Automation of Risky Manual Billing Process


SITUATION:  A regional North American telecom carrier relied heavily on a revenue stream derived from terminating long distance calls of its wholesale customers.  Contracts with wholesalers were very complex, taking into account not only the distance of call termination, but also how rural and remote the areas of termination were.  The carrier had a goal of adding fifty to seventy wholesale customers within a year since this revenue stream had been identified as critical to the business.

The carrier had two legacy billing systems, one for wholesale customers and one for retail customers.  Their IT department lacked the subject matter expertise on the legacy systems to be able to implement complex new wholesale customers into the existing systems.  When the carrier’s billing team attempted to integrate new customers into the legacy systems – a process that took them 12 months - the resulting bills were so inaccurate that they were all discarded.

A Revenue Assurance analyst at the carrier took matters into his own hands and built a manual desktop-based billing process using Microsoft Office applications and siphoning raw traffic off the carrier’s mediation device.  Although he did a good job of creating an ad hoc solution, it was a very risky solution since he was the only person who knew how to run it, and also involved a long development window to add each customer since the process was entirely manual.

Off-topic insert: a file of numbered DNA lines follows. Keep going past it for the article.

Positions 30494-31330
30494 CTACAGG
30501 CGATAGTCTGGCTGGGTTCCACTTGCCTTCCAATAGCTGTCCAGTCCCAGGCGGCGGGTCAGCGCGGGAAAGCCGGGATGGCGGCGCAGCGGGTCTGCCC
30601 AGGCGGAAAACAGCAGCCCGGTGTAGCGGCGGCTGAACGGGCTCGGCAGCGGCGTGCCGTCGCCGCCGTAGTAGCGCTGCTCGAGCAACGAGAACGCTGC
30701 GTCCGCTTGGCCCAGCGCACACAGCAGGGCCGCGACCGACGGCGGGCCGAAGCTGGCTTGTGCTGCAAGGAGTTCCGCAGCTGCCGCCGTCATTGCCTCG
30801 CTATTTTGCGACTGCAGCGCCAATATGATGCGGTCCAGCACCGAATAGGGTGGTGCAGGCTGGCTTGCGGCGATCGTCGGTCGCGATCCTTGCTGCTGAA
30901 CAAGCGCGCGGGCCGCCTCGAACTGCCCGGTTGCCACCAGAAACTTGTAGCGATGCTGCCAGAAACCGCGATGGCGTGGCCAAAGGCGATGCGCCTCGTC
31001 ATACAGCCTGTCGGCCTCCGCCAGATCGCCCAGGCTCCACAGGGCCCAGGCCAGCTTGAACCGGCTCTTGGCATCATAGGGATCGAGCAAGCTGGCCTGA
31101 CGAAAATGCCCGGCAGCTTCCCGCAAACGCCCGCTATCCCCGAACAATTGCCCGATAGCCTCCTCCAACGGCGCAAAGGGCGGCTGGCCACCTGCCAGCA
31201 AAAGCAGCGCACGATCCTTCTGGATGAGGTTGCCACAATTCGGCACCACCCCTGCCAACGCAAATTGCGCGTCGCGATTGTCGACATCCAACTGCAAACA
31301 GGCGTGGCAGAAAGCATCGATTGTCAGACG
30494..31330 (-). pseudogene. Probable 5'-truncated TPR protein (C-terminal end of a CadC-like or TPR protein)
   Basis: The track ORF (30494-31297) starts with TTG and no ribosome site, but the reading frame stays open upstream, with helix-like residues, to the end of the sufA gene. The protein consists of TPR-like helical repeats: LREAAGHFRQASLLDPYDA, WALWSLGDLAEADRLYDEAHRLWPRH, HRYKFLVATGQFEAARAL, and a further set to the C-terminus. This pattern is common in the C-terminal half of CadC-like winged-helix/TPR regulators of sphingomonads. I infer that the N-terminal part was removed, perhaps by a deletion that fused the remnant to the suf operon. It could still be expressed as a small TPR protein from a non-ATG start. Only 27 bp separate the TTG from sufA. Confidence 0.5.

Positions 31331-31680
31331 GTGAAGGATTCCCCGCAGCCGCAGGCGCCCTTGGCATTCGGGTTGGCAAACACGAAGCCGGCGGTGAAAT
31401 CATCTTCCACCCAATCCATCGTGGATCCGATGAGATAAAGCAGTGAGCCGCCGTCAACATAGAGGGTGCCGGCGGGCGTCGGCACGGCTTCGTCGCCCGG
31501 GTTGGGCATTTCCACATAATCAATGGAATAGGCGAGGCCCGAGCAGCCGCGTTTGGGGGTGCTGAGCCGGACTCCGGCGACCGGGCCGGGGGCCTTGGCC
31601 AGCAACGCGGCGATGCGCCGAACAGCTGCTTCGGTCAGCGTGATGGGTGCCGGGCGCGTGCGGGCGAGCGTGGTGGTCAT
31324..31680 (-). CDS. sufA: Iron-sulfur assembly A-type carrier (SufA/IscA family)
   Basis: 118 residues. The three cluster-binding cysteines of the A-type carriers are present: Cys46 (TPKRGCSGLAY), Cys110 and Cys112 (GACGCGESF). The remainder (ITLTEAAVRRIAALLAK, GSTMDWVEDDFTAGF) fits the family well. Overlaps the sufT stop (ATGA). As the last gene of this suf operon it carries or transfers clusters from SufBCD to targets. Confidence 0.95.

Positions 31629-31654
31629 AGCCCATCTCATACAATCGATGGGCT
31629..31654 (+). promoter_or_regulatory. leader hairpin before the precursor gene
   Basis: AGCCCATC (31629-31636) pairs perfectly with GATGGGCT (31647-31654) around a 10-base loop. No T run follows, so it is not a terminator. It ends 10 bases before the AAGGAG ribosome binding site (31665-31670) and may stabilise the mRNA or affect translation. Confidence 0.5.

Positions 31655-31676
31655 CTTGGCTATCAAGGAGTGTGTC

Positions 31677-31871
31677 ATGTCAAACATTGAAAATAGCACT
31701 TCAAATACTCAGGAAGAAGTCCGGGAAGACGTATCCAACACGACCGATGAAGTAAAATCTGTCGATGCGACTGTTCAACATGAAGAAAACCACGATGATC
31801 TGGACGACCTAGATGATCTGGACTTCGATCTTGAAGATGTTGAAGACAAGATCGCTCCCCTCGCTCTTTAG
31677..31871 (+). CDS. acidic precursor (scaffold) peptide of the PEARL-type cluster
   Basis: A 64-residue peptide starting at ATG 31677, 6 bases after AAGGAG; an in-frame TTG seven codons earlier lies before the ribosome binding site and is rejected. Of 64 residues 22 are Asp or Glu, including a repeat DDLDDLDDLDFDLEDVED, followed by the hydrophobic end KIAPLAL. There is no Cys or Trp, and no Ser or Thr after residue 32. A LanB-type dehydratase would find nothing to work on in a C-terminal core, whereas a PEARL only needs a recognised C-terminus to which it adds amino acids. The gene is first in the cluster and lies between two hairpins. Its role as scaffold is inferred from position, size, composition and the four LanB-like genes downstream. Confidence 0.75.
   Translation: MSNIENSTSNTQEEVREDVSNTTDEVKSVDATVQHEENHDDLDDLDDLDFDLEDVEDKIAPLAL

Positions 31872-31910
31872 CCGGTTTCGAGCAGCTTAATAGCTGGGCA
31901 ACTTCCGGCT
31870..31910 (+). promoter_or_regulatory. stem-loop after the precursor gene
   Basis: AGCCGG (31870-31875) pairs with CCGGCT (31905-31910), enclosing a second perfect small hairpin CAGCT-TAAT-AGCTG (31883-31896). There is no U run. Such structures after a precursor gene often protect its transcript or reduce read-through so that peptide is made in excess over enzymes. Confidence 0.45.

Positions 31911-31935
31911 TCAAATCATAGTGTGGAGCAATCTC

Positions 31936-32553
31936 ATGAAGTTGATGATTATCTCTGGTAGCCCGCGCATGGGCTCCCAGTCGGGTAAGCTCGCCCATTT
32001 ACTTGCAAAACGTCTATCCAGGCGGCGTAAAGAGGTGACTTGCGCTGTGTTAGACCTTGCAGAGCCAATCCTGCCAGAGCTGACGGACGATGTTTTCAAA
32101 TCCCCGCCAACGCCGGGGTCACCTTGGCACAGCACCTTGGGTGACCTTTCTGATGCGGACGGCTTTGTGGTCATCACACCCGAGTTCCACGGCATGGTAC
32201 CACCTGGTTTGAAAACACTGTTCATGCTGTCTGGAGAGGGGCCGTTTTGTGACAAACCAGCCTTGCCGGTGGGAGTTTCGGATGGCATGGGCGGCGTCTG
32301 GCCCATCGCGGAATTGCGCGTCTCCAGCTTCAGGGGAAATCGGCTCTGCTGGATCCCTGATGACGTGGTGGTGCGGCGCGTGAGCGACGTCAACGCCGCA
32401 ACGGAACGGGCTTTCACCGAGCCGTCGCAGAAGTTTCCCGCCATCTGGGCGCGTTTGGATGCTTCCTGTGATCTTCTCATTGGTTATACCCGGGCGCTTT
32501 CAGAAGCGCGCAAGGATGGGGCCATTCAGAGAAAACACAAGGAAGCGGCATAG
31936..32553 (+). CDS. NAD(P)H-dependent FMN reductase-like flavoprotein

·        Familiarity with both legacy billing systems:  CABS for wholesale and CBP for retail.

·         Ability to create repeatable, automated solutions.  


SOLUTION:  An Alliance project manager and team of developers were engaged initially to build a comprehensive and repeatable requirements template.  Next they selected two new wholesale customers and developed code that integrated with the legacy billing systems and produced accurate, automated bills.  The approach was table-driven, modular, and easy to apply to new wholesale customers as the business signed additional contracts.


RESULTS:   The initial development window using internal resources was 12 months per wholesale customer and resulted in failed code.  Alliance’s development window adding its first wholesale customers was a total of six weeks, from signed contract to billable records and including the time required to create the solution, and the code was successful.  Having laid the foundation for a repeatable process, Alliance’s second wholesale customer addition required less than four weeks.  With the addition of yet another layer of scalable, table-driven architecture, the addition of the third customer  required two weeks, and customers number four and beyond can be added in a seven-day development window.


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